Another and very significant disadvantage of the above systems is that mixing occurs in the primary refrigerant between the upwards directed flow coming from evaporation of the primary refrigerant and the refrigerant in liquid state which is on its way back to the bottom of the casing. At the bottom of the casing may hereby occur a lack of refrigerant whereby the efficiency is considerably reduced.
It is the purpose of the invention to indicate a submerged evaporator with integrated plate heat exchanger that can operate with a markedly increased capacity compared with prior art heat exchangers, where the heat exchanger does not require more space than prior art evaporators, and furthermore where there is need for a considerably less filling volume of the primary refrigerant than in prior art units.
This may be achieved with a submerged evaporator with integrated plate heat exchanger as described in the introduction, where the plate heat exchanger is integrated in the liquid separator, and where the integrated plate heat exchanger is made with an outer contour that substantially follows the lower contour of the casing and the surface of the liquid level of the primary refrigerant.
With such a design of the plate heat exchanger, the size of the entire evaporator may be optimised so that substantially less space is occupied than by prior art types of submerged evaporator with the same capacity. The primary reason for this is that the internal volume is utilised better. A submerged evaporator of this type furthermore has a minimal static pressure and a minimal pressure loss between evaporator and liquid separator and of course a substantially less filling than a traditional evaporator with the same capacity. The integrated plate heat exchanger is made with a shape following the internal contour of the casing. Typically, we are speaking of a traditionally shaped cylindric casing with welded or screwed ends where internally there is fitted a plate heat exchanger having a partly cylindric shape, e.g. a semi-cylindrical shape, and an outer diameter which is 5-15 mm less than the inner diameter of the casing. With this design, there is achieved a submerged evaporator with a markedly reduced filling of primary refrigerant. In order to attain maximum effect of the submerged evaporator, it is, as indicated, to be submerged, and with a submerged evaporator according to the invention, only a limited volume is required as only a minimal waste volume is present, i.e. no large passive areas between the sides of the heat exchanger and the casing are to be filled by the primary refrigerant.
In an embodiment of the invention, a submerged evaporator with integrated plate heat exchanger is designed so that the longitudinal sides of the plate heat exchanger are closed for inflow or outflow of the primary refrigerant between the plates of the plate heat exchanger, and that in the bottom of the plate heat exchanger there is provided at least one opening through which the primary refrigerant flows in between the plates of the plate heat exchanger. With these closed sides is achieved the advantage that liquid carried with the evaporated refrigerant can be conveyed back to the bottom of the plate heat exchanger without mixing evaporating refrigerant and unevaporated refrigerant liquid on its way back to the bottom of the evaporator again is occurring.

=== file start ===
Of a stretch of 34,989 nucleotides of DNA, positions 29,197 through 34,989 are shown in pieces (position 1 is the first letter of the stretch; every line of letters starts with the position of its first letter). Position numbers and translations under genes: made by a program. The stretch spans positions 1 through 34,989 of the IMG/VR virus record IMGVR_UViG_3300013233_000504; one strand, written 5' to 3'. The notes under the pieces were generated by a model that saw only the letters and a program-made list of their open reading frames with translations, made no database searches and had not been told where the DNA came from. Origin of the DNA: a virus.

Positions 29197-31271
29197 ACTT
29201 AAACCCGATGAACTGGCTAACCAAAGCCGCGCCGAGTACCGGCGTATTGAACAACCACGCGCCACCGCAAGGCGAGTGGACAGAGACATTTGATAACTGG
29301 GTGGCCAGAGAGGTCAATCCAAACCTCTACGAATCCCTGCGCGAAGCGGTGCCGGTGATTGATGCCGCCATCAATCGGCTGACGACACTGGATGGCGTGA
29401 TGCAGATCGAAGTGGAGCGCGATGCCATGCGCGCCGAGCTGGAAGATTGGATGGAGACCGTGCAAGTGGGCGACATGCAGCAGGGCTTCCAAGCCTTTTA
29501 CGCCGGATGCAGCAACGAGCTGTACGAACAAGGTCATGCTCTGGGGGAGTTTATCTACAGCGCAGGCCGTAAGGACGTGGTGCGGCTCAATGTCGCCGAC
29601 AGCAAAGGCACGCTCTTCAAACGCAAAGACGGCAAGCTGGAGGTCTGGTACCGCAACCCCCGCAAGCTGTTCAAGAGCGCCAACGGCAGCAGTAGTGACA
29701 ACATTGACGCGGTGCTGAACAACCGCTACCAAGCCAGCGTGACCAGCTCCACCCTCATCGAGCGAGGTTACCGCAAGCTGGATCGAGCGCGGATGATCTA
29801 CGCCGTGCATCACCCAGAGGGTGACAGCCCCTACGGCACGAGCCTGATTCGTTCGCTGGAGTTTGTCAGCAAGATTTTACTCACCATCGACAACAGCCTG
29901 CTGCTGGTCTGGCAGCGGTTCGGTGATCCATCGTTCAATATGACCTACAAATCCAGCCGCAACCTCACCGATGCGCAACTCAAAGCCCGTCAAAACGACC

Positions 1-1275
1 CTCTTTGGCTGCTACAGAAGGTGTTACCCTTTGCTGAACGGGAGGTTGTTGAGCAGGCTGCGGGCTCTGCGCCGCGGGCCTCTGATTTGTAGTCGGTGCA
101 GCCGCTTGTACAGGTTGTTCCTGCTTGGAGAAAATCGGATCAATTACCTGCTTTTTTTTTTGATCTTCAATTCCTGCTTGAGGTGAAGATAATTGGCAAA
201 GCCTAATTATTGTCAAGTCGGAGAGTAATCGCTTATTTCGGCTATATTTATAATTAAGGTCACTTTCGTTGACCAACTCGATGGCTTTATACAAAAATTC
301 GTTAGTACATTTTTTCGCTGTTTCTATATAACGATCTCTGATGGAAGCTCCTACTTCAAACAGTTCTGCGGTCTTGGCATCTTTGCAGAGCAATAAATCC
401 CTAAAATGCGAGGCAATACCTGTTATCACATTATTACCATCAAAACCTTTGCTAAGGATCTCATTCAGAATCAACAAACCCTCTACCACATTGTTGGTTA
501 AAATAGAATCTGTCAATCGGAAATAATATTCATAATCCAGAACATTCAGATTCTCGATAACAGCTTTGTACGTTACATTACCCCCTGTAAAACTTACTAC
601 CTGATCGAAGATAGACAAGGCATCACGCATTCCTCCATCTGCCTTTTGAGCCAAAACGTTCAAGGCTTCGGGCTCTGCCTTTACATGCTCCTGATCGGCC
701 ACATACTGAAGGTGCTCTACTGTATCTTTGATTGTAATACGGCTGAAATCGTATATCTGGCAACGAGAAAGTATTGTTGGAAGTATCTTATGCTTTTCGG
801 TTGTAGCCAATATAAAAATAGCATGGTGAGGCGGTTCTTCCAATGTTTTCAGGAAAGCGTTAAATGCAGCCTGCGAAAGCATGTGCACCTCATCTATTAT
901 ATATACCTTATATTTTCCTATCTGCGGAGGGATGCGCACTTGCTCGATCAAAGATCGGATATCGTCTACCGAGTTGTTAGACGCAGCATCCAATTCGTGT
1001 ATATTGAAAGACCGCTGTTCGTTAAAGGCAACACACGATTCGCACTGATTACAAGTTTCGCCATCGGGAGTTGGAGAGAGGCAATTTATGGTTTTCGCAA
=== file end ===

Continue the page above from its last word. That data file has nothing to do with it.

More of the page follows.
In a preferred variant of the invention, longitudinal guide plates extending from an area in the vicinity of the top side of the plate heat exchanger and downwards against the bottom of the casing are provided in longitudinal gaps appearing between plate heat exchanger and casing, where the downwardly extension of the guide plates has a magnitude so that a longitudinal area at the bottom of the plate heat exchanger is held free from guide plates, where the primary refrigerant may flow in between the plates of the plate heat exchanger. By this design is also achieved that the downwardly flowing liquid is not admixed with upwardly flowing liquid, whereby the efficiency of the submerged evaporator with integrated heat exchanger is increased significantly.
In a further embodiment of the invention, a submerged evaporator has a plate heat exchanger built up of plates that are embossed with a pattern of guide grooves pointing towards the inner periphery of the casing at the upper edge of the plates with an angle between 0° and 90° in relation to level, and preferably with an angle between 20° and 80°. With these guide grooves is achieved a more rapid and more optimal leading back of unevaporated refrigerant as the refrigerant is conducted towards the inner periphery of the casing and then flows down along the sides of the casing and back to the bottom of the plate heat exchanger. In this way, the liquid separating action is enhanced since hereby is ensured that possible liquid carried with remains in the liquid separator/casing.